CFE next argues that the doctrine of “springing finality” ended the first case on the merits. Under that doctrine, a dismissal that “gives the plaintiff time to fix the problem that led to dismissal” becomes final once the time to cure has elapsed. E.g., Davis v. Advocate Health Ctr. Patient Care Express, 523 F.3d 681, 683 (7th Cir.2008); see also Otis v. City of Chicago, 29 F.3d 1159, 1166 (7th Cir.1994). Because FirstMerit's complaint was dismissed without prejudice and with leave to amend within 60 days, CFE contends, the dismissal ripened into a final dismissal on the merits when FirstMerit did not file an amended complaint.
“Springing finality” is a less than optimal approach to managing the disposition of a lawsuit in a federal district court. Clear written final judgments under Federal Rule of Civil Procedure 58 are far preferable and minimize confusion for parties and other courts. In any event, though, a conditional dismissal ripens into a final order only when the plaintiff fails to act within the specified time. See Davis, 523 F.3d at 683. Here FirstMerit acted by filing a notice of voluntary dismissal under Rule 41(a)(1)(A) before the 60 days elapsed. And because CFE had neither answered nor moved for summary judgment, the effect under Rule 41(a)(1)(B) was clear: “the dismissal is without prejudice.”
Further, the district court's dismissal of this action by CFE would have been correct even if the state court had been wrong in denying CFE's motion to dismiss (and we do not believe it was). The relitigation exception to the Anti–Injunction Act still would not authorize an injunction. That's because CFE took its claim-preclusion argument to the state court first. The state court ruled that preclusion does not apply to FirstMerit's case, and federal courts must respect that ruling.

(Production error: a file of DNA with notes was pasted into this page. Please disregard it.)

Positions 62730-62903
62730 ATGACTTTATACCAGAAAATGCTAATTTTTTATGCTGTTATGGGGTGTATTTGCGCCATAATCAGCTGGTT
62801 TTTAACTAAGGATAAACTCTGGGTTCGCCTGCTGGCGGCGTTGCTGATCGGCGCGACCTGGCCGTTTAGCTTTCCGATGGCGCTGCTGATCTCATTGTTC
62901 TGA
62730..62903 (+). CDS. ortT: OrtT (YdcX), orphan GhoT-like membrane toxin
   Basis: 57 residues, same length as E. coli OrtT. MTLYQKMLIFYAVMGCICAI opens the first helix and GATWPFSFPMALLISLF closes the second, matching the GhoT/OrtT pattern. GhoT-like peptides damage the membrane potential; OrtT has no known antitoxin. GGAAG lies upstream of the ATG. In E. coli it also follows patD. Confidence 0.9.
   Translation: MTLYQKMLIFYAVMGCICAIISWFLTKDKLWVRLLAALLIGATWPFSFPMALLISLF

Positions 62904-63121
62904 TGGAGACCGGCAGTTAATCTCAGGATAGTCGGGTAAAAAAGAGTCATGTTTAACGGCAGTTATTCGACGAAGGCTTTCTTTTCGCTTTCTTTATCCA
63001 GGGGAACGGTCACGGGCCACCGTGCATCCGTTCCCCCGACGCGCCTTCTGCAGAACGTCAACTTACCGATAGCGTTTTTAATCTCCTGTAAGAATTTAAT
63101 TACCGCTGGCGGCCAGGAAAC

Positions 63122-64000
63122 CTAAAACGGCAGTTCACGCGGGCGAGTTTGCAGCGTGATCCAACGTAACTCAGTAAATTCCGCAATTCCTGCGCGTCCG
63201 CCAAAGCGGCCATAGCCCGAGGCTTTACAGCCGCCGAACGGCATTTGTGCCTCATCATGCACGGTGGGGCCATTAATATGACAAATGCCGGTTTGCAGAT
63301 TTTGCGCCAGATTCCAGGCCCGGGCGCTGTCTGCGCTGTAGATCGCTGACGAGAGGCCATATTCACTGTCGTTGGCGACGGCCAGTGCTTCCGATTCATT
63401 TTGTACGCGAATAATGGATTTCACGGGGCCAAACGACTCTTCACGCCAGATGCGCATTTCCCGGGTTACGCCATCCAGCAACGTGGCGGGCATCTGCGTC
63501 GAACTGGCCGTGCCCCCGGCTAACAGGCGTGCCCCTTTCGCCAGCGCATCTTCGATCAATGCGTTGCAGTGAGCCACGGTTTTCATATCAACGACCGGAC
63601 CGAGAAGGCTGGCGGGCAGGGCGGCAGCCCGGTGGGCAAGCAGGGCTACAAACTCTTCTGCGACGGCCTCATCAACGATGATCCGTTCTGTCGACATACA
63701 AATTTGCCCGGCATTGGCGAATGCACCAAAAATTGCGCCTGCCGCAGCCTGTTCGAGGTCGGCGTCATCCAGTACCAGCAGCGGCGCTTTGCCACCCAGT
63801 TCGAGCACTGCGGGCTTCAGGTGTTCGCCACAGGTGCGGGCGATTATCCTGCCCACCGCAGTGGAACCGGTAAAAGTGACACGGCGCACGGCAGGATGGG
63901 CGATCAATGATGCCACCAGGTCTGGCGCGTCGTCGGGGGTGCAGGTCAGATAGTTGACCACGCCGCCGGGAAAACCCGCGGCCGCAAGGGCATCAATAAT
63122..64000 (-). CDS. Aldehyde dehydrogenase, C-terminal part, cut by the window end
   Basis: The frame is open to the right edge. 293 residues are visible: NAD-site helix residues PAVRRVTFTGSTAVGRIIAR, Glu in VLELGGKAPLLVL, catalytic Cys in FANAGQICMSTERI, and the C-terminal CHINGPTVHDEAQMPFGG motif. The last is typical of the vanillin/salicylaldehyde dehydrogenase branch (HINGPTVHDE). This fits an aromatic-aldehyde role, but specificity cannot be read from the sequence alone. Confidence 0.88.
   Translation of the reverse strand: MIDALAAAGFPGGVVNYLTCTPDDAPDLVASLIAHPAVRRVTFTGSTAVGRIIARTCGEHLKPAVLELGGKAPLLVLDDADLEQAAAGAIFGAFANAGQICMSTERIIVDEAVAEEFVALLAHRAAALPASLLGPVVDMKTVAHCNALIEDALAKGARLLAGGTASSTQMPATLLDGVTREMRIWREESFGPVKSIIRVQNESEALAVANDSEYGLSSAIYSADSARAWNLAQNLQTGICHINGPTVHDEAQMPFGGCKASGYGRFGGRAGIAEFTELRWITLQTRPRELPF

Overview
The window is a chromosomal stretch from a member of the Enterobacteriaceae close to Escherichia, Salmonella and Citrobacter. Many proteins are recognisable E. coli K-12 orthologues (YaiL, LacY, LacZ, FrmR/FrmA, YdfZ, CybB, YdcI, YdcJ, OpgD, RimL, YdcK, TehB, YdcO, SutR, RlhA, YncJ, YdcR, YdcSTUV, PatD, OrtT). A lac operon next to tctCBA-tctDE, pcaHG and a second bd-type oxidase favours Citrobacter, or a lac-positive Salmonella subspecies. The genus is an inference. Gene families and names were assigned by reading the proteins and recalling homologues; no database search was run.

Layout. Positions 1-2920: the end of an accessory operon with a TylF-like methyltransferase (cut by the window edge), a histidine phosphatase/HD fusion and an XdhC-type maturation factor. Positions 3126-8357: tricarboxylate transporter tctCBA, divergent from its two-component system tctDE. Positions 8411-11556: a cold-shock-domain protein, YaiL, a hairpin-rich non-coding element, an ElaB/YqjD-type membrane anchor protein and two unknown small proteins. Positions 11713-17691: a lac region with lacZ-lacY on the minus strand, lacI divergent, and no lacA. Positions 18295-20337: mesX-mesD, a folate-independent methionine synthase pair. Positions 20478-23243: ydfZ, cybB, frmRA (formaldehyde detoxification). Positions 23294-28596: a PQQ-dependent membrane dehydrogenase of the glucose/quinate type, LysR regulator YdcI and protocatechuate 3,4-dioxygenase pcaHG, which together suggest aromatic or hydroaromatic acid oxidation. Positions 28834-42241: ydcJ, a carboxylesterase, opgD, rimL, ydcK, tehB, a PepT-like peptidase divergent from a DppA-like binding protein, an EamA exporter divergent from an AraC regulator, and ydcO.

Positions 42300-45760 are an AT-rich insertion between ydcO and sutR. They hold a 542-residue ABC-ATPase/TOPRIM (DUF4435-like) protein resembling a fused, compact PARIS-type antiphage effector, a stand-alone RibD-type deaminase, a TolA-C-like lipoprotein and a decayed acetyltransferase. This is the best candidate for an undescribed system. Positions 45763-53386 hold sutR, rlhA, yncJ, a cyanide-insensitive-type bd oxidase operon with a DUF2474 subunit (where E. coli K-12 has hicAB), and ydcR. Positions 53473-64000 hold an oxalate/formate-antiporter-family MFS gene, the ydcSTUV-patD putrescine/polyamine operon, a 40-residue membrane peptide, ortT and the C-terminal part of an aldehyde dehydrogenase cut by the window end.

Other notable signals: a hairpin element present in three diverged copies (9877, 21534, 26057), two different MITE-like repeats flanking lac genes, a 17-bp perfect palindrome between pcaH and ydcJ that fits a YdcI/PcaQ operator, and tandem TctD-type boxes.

In Parsons Steel, Inc. v. First Alabama Bank, 474 U.S. 518, 106 S.Ct. 768, 88 L.Ed.2d 877 (1986), the Supreme Court examined the relitigation exception to the Anti–Injunction Act in light of the Full Faith and Credit Act, 28 U.S.C. § 1738. The Court held that when a state court has rejected a claim preclusion or res judicata defense based on a prior federal court judgment, then “the Full Faith and Credit Act requires that federal courts give the state-court judgment, and particularly the state court's resolution of the res judicata issue, the same preclusive effect it would have had in another court of the same State.” 474 U.S. at 525.
In Ramsden, this court applied Parsons Steel to interlocutory state-court decisions like the one in this case. See 214 F.3dat 870. We ruled that principles of comity confine a federal court's “discretion to enjoin state court proceedings once the state court expressly and unambiguously decides a res judicata defense, whether or not there has been a final judgment on the entire claim in state court.” Id. In these circumstances, “the interests in preventing possible relitigation are ․ generally outweighed by the heightened comity concerns except in the most extraordinary circumstances.” Id. at 871.